I don't know Albuquerque well, but it seems to have a good grid of streets. Also it seems like there's a pretty good transit spine on Central Ave., but there probably need to be a couple more.
I can see how it would be confusing for people - when I introduced this concept in a local thread some people seemed to be under the impression that travel on the loops would be one-way, probably because a lot of existing transit lines here end in one-way loops in order to turn around. I think if the maps were easy to read and the new network was marketed well, people could get on board with the idea.

Luckily most of ABQ is set up on a street grid network, so that makes a viable transit network easier to implement. And you're right about Central being the backbone for transit here. I think over 60% of all bus travel happens on that single corridor. The city is looking into creating a BRT line down Central, which I don't think is a horrible idea, but it would bother me if they invested millions of dollars developing a single rapid transit line while bus service to and from the rest of the city remains infrequent and stops anywhere from 5-9 PM. I think rather than focusing solely on the successful 60% of travel on Central they should look to increase the 40% figure for the rest of the city.
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Old 01-23-2013, 05:43 AM
 
Location: North Baltimore ----> Seattle
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Yup, gridded routes with high frequency work best. It's all about rider confidence that they know where a bus is going without having to consult a map. Loops eliminate that.
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Old 01-23-2013, 10:43 AM
 
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Quote:
Originally Posted by abqpsychlist View Post
I can see how it would be confusing for people - when I introduced this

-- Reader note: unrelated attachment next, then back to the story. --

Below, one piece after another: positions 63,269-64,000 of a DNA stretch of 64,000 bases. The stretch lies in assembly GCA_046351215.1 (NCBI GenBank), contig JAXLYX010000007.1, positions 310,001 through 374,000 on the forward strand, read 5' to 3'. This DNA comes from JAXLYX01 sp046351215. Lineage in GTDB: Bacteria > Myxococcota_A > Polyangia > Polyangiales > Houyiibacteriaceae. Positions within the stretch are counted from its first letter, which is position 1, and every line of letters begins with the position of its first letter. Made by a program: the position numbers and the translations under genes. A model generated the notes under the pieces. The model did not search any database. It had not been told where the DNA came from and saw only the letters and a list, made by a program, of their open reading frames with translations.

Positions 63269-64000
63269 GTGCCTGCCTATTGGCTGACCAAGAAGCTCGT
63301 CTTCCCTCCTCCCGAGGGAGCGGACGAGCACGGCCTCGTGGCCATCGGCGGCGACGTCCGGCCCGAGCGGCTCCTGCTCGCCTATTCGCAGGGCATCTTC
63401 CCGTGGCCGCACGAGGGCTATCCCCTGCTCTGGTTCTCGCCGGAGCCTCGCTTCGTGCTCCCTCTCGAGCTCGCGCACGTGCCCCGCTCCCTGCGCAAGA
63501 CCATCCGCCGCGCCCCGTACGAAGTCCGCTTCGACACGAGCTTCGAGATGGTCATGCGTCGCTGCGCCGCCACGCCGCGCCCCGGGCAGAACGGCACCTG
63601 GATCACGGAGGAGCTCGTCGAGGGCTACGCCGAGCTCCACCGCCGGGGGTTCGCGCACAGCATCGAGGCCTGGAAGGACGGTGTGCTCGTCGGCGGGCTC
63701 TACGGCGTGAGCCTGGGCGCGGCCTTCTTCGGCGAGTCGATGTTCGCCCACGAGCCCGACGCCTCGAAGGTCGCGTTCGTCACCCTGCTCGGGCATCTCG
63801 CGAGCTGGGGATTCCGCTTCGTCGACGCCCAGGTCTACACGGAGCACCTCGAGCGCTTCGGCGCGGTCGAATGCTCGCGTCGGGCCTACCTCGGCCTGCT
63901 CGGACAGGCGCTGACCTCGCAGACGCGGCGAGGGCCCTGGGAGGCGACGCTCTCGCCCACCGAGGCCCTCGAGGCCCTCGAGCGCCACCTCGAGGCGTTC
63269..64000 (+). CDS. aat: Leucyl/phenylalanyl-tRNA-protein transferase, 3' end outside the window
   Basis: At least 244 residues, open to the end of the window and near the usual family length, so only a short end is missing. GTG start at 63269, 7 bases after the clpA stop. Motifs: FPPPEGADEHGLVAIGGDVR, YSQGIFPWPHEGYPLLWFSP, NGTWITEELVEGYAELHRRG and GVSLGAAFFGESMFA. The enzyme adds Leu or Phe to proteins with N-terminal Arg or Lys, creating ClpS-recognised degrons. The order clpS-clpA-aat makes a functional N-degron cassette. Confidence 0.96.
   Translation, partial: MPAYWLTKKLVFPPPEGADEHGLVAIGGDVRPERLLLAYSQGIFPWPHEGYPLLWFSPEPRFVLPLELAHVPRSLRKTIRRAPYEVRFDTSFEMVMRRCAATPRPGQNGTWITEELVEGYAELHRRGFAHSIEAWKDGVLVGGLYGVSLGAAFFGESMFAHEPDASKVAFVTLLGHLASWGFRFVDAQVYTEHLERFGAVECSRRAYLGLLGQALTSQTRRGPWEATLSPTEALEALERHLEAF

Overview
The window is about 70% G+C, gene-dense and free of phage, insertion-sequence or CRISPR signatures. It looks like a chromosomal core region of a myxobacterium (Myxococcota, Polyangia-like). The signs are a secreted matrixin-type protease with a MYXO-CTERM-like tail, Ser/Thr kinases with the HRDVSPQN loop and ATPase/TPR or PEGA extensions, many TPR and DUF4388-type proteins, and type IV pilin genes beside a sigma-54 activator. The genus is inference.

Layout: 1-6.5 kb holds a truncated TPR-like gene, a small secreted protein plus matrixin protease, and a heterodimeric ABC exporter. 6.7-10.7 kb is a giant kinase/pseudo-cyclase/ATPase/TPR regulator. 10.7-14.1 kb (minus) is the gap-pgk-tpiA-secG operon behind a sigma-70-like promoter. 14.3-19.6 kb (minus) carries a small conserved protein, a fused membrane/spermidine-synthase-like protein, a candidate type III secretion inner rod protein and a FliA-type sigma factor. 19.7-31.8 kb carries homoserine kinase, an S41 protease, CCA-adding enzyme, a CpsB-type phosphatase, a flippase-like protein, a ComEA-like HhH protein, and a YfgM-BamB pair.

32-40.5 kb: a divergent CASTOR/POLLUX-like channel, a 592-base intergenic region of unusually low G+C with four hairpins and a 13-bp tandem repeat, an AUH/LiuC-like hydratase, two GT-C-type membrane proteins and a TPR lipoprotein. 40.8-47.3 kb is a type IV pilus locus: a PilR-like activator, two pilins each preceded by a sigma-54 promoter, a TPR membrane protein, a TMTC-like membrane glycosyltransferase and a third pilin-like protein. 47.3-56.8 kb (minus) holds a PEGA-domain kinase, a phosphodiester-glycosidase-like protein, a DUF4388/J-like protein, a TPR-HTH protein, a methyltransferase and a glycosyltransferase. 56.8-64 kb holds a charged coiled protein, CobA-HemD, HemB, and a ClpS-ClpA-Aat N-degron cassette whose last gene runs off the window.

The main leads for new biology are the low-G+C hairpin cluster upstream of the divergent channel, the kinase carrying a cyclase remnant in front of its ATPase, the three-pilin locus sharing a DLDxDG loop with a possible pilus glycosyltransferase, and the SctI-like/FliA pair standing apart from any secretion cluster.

Luckily most of ABQ is set up on a street grid network, so that makes a viable transit network easier to implement. And you're right about Central being the backbone for transit here. I think over 60% of all bus travel happens on that single corridor. The city is looking into creating a BRT line down Central, which I don't think is a horrible idea, but it would bother me if they invested millions of dollars developing a single rapid transit line while bus service to and from the rest of the city remains infrequent and stops anywhere from 5-9 PM. I think rather than focusing solely on the successful 60% of travel on Central they should look to increase the 40% figure for the rest of the city.
It seems like there's a real transit market on Central, more so than in the rest of the city. There are a lot of destinations along Central too, like UNM, downtown, Old Town, hospitals (?). I'm assuming that new dense development will probably be along or close to Central, especially if a BRT goes in.It can be easier to build ridership on an established corridor like that, rather than ones that don't have much ridership now.

I don't have enough knowledge to say whether this is right or wrong, but one way to structure the system would be with frequent north-south service connecting to Central, and Central being the main east-west spine. Some transit systems are set up that way. But you'd presumably need at least one or two more good east-west lines, not just one.
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Old 01-23-2013, 11:20 AM
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Location: Long Island / NYC
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While loops are sometimes useful as a way to transfer between lines or maybe a downtown circulator, I'm not sure they're the most useful for most purposes. Rarely do people want to travel in a circle. Maybe some circle lines make sense, but every line a circle?

The circular line I know best isn't in the US but in London. London used to have have a circular rapid transit line (circulating around the outer edge of the core), with a weekday ridership of about 210k / day. Its tracks were shared in parts with other linear lines. It had reliabilty issues:

TfL said that during disruptions the line’s continuous nature had resulted in particularly severe delays: the lack of a start and a terminus meant that trains “backed up” along the track.